The Marquis di Rudini turned to César Ritz: ‘Many people misjudge Rome, but in fact it is the only capital in Europe, and perhaps the world, which offers a healthy, balmy, sunny climate, with a clear blue sky all year round, over the world’s most stimulating and beautiful open-air museum.’ The two men stood in the lobby of London’s Savoy Hotel. The mild sun of spring beamed through the high windows, reflected from the new houses on the Strand across the road. The year was 1891. Rudini, Italian Premier and Minister of Foreign Affairs, was accompanying his country’s young Crown Prince, the Prince of Naples, on a state visit to London. ‘We need a man of your calibre,’ he continued, ‘to create a new Savoy, a new Grand National in Rome. The timing is auspicious. The transatlantic liners are disembarking hundreds of Americans bound for the Eternal City. They come to London. They see your hotel. It sets certain standards. Then they visit the continent: Paris, the Côte d’Azur with its palaces built for the aristocracy. We too have lovely hotels in Rome, the Hotel Quirinale for one. But it’s 30 years old. What we need is a modern true luxury hotel.’ Rudini had observed the man he had been talking to. He had heard nothing but favourable reports on this 41 year old Swiss entrepreneur, famed for his peerless ability to massage the spoilt egos of the affluent classes. In all the most sophisticated salons of Europe, everybody had heard of César Ritz. And with good reason. Wherever fashionable society went, Ritz went – or rather vice-versa. It was incredible to think that this visionary hotelier had started life as the son of a humble goat farmer in Niederwald, a hamlet hidden away in the Swiss Alps. Ritz’s incredible hospitality journey had begun in Paris in the late 1860s, just before the Prussians laid siege to the city. He had learnt his trade in the French capital, finding a job at the finest restaurant in town and later as the maître d’ of a hotel just off the Champs-Elysées. Since then, Ritz had never looked back. He had worked in resorts throughout Europe and managed luxurious hotels like the Grand National in Lucerne and the Grand in Monte Carlo. He had opened his own properties, including the Hotel Minerva in Baden-Baden and the Hotel de Provence in Cannes. And now Ritz was general manager of the new prestigious Savoy in London, the capital of the world, right in the heart of the theatre district, were Gilbert and Sullivan shows filled the Savoy theatre next door. And Ritz was the real star of his very personal hospitality show that everyone was raving about. His stock had never been higher. Rudini was certain that Ritz was just the man Rome needed. ‘If I am not mistaken, Mr Ritz, a golden opportunity beckons you to Rome. The Romans are indulgent and immodest. They crave extraordinary luxury yet do nothing to have it within their grasp. Let us deliver it to them.’ The sleeper of the Calais–Nice–Rome Express, operated by the Belgian Compagnie Internationale des Wagons Lits, sped between Paris and Nice in just 17 hours. Passengers crossed the Mediterranean by ferry and then continued towards Rome on the fast and efficient Italian rail network. It was all a far cry from the days before the unification of Italy (1861), when travellers had the added difficulty of crossing borders and wrestling with different currencies and measurements. Back then horse-drawn carriages were usually recommended as the fastest means of travel from town to town. César Ritz was excited. Reclining in his comfortable compartment, he flicked open a Karl Baedeker guidebook to Italy. Everyone was reading them these days. “From the beginnings of history to the modern day,’ read the introduction, ‘Italy has always been an irresistible magnet for the inhabitants of the North. A journey to this ‘promised land’ has often been the supreme desire of a person’s life. Today, the accomplishment of that desire is far easier than it was yesteryear.’ It all sounded very promising. Perhaps the old saying was right: all roads really did lead to Rome. Ritz arrived at the grand Roma Termini railway station, a masterpiece of modern architecture and technique. His first impressions of the Italian capital were just as the marquis had promised; the weather was mild and warm, a refreshing change from the grey smog of London. Ritz hailed a coach and instructed the driver to head towards Via Nazionale. Glancing at his gold pocket-watch, he decided to time the journey. After three minutes the carriage passed the enormous ruins of the Baths of Diocletian* then crossed the newly laid out Piazza Esedra with the large picturesque fountain in its centre. Here the cab entered the Via Nazionale through an imaginary gate formed by two large semicircular palaces, showing the former outer bounds of the Baths of Diocletian. Ritz’s gaze met a half-finished building up on the hill, next to the ruins of the Baths. He was intrigued. The building seemed too new to be an ancient ruin, yet too unfinished to be a new house. The cab continued along the Via Nazionale, passing boarding houses and hotels. It pulled up outside one of them, the Hotel Minerva. Ritz alighted and entered the building. The hotel was run by Franz Josef Bucher-Durrer, a man he knew well having once worked for his family at their hotel in the Swiss resort of Buergenstock. Ritz knew that Bucher-Durrer would give him the low-down on the Roman hotel market. Ritz inquired about the unfinished building down the road. ‘The location is good,’ replied his fellow Swiss. ‘A certain Mr Cavallini started to build a hotel there in 1890. And then, all of a sudden, construction slowed down. At the time, no one could understand why… It turned out that he had simply run out of money.’ Bucher-Durrer paused for a moment’s reflection, then came his reply: ‘In fact, the location is great. Everyone’s interested in developing that area at the moment. It is higher up than the hot, dusty parts of downtown Rome and enjoys a healthy climate. Go and see the new Hotel Eden, owned by Nistelweck. His wife is a daughter of Hassler, who used to have a hotel downtown, catering mainly for the Germans. Now he runs a fine establishment at the top of the Spanish Steps. It’s boom-time here, Ritz. And you – what are you doing in Rome? Looking for a new job?’ ‘Sort of’ answered Ritz.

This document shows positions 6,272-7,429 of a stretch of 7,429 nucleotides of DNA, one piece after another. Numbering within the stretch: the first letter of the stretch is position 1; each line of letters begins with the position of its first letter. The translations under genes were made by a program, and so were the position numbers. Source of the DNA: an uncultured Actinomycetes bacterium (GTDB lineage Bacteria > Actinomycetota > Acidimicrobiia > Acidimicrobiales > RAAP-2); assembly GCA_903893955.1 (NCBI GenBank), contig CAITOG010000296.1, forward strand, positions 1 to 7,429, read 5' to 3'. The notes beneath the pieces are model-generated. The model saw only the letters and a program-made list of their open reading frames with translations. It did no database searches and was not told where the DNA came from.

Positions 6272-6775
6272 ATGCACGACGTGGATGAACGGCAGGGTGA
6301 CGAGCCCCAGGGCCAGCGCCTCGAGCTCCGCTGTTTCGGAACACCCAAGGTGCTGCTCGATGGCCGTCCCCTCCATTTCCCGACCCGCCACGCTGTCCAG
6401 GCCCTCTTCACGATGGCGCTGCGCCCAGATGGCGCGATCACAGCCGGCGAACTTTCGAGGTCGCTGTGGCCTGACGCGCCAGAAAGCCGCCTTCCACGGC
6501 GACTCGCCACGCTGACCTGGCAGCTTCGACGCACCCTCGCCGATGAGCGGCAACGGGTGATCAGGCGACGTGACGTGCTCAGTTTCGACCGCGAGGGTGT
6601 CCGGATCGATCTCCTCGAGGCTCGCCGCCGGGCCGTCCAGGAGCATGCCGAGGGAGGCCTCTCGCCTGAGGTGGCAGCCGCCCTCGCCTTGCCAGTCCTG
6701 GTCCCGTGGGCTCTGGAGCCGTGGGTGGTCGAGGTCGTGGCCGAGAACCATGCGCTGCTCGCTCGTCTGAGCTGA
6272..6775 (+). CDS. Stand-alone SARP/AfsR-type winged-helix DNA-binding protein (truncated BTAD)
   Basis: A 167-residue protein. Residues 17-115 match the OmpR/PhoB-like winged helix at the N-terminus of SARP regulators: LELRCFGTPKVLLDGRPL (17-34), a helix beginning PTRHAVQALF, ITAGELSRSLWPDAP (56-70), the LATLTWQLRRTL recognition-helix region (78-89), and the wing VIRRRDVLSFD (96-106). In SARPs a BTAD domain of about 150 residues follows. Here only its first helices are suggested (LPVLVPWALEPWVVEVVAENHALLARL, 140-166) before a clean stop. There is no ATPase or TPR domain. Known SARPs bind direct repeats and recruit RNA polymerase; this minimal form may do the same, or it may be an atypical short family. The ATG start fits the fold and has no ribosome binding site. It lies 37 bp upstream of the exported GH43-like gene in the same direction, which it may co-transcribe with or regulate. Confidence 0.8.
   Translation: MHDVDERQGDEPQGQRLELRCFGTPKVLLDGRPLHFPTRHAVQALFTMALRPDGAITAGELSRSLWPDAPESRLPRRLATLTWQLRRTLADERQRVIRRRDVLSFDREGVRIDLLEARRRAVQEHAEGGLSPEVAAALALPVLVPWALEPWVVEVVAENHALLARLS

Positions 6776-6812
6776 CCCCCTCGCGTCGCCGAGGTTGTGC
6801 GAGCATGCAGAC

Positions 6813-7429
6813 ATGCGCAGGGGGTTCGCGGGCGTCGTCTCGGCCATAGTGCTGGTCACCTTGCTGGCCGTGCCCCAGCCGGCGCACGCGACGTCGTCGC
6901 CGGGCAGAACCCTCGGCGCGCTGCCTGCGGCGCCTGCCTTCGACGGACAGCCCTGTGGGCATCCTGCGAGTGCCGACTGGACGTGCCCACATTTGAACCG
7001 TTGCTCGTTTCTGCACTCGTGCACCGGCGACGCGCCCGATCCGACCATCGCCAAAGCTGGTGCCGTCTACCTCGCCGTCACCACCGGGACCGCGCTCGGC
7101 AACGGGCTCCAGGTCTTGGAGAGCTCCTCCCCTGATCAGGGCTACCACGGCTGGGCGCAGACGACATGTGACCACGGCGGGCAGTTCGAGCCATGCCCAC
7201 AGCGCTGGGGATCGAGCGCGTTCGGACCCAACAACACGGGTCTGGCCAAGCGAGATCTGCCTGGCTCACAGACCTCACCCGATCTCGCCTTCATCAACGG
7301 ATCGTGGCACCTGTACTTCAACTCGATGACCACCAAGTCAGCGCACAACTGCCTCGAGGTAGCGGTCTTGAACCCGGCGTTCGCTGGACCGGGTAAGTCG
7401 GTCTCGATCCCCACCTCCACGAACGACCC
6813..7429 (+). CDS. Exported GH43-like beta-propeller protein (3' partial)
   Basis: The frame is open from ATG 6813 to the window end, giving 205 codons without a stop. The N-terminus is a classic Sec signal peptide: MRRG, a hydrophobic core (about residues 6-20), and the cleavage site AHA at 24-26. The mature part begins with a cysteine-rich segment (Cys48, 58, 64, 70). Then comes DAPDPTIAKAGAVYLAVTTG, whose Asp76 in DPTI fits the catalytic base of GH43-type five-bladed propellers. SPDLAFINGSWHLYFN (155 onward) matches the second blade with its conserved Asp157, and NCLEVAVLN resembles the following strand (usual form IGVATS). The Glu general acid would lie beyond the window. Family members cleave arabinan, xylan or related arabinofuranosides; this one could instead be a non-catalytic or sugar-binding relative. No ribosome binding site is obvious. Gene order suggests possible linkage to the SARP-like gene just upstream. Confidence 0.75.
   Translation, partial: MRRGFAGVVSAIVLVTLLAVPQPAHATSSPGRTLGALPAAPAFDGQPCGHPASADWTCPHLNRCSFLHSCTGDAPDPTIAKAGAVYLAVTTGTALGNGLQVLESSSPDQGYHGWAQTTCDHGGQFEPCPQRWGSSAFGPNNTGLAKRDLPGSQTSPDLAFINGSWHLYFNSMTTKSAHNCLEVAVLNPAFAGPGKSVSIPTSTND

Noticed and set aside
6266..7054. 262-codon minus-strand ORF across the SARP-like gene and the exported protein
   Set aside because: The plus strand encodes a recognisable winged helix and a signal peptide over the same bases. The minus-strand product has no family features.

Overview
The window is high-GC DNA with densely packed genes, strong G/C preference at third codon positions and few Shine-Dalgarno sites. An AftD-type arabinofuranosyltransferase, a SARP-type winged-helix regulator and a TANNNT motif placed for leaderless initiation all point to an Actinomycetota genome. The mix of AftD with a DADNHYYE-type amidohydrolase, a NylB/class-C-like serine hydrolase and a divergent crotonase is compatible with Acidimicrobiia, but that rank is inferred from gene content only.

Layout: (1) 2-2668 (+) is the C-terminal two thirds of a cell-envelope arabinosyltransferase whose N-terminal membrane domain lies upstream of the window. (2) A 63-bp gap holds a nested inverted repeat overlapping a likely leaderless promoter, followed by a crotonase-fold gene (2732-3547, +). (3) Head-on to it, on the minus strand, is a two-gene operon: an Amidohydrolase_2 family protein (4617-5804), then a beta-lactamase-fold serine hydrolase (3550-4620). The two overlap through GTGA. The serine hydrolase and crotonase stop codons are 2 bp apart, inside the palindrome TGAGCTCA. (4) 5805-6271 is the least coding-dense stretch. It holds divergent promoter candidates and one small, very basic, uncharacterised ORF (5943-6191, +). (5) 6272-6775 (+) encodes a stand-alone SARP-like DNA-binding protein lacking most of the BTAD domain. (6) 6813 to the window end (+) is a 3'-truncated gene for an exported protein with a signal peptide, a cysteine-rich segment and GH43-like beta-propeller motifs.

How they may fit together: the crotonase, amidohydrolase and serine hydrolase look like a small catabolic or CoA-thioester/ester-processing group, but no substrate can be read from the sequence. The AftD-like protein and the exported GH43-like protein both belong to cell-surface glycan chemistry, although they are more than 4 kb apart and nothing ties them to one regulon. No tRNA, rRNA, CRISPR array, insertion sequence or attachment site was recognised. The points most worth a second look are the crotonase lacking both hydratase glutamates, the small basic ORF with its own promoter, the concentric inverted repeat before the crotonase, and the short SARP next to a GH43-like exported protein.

Later that week, the Ritz met the hapless Cavallini at the site on top of the hill. Ritz, whose sense of location never betrayed him, scrutinised the area. It was certainly a good place to build a hotel: perched centrally on a hill overlooking the new railway station. The site had a long history. In previous incarnations, it had been a hospice for the deaf and dumb, a factory producing Indian printed calico cloths, and part of the Basilica di Santa Maria degli Angeli, built in the Middle Ages. Cavallini had removed the old walls and drawn up plans for a new construction right on top of the hill. The hotel had been designed by the architect Giulio Podesti, who was also behind the new Policlinico, a hospital. The traditional style of the design suited Ritz. It would certainly meet with the approval of the cultivated, wealthy set he wanted to attract – and whose wishes he could always divine. Podesti’s work had a great sense of symmetry. ‘What made you stop building?’ asked Ritz. ‘Believe it or not, while we were building the foundation walls, we unearthed the western wall of Emperor Diocletian’s baths. That alerted the archeological society. Nowadays anything to do with our illustrious ancestors is of great importance to people in Rome. Our ministers want to develop the city as a historical site. I had to stop the construction until they had a complete overview of what was underneath. . . I lost precious time and ... money.’ Ritz gingerly picked his way through piles of tiles, wandered through empty halls and contemplated the abandoned construction work. He envisaged the circle of a lobby, a ballroom at one end and a main entrance at the other. He saw the flickering lights, heard the music, the sound of ball gowns – swishing silk on marble tiles. The place had the making of something very special. There was just one problem: an apparent lack of space inside the building for restaurants and banqueting. Scanning the premises for a solution, Ritz – the born restaurateur – found some empty land behind the building. There might just be enough room for banqueting halls, maybe a winter garden, perhaps even a restaurant. ‘Yes,’ exclaimed Ritz to himself ‚the property is perfect!’ and turning to Cavallini: ‘You would be more than lucky if you find a buyer for this property before it falls to bits.’ Cavallini’s financial means were exhausted, and so was the man. Ritz made him an offer he couldn’t refuse. The hotelier confidently trusted that his employers at the Savoy Company would be able to finance the acquisition. Considering the value of the deal mapped out, the two men agreed to draft a letter of intent. Two, in fact. Later that evening, with the documents signed and his business in Rome complete for the time being, Ritz boarded a north-bound train. In his coupé he leant back, satisfied. He reached into his pocket for the envelope containing the letter of intent and examined the contents. There were in fact two letters: one which he had signed on behalf of the Savoy Company and another which Cavallini had signed for him personally. Ritz carefully placed this second one in a secret pocket of his travel suit. He was sure that he would need it, sooner or later.